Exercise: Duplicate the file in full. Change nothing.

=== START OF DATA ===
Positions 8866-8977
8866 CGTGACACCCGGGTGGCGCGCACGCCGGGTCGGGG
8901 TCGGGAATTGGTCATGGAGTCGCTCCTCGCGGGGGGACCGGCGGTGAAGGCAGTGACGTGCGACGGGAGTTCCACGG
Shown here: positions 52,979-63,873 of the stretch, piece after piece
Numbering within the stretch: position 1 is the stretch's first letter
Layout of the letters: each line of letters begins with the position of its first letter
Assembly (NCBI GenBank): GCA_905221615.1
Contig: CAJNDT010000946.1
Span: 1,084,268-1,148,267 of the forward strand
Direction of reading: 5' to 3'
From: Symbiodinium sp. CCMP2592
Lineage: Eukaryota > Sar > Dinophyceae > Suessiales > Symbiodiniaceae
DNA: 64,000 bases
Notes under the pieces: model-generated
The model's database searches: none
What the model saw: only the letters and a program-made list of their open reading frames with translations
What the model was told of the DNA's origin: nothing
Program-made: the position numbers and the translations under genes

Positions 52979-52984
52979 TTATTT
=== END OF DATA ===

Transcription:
Positions 8866-8977
8866 CGTGACACCCGGGTGGCGCGCACGCCGGGTCGGGG
8901 TCGGGAATTGGTCATGGAGTCGCTCCTCGCGGGGGGACCGGCGGTGAAGGCAGTGACGTGCGACGGGAGTTCCACGG
Shown here: positions 52,979-63,873 of the stretch, piece after piece
Numbering within the stretch: position 1 is the stretch's first letter
Layout of the letters: each line of letters begins with the position of its first letter
Assembly (NCBI GenBank): GCA_905221615.1
Contig: CAJNDT010000946.1
Span: 1,084,268-1,148,267 of the forward strand
Direction of reading: 5' to 3'
From: Symbiodinium sp. CCMP2592
Lineage: Eukaryota > Sar > Dinophyceae > Suessiales > Symbiodiniaceae
DNA: 64,000 bases
Notes under the pieces: model-generated
The model's database searches: none
What the model saw: only the letters and a program-made list of their open reading frames with translations
What the model was told of the DNA's origin: nothing
Program-made: the position numbers and the translations under genes

Positions 52979-52984
52979 TTATTT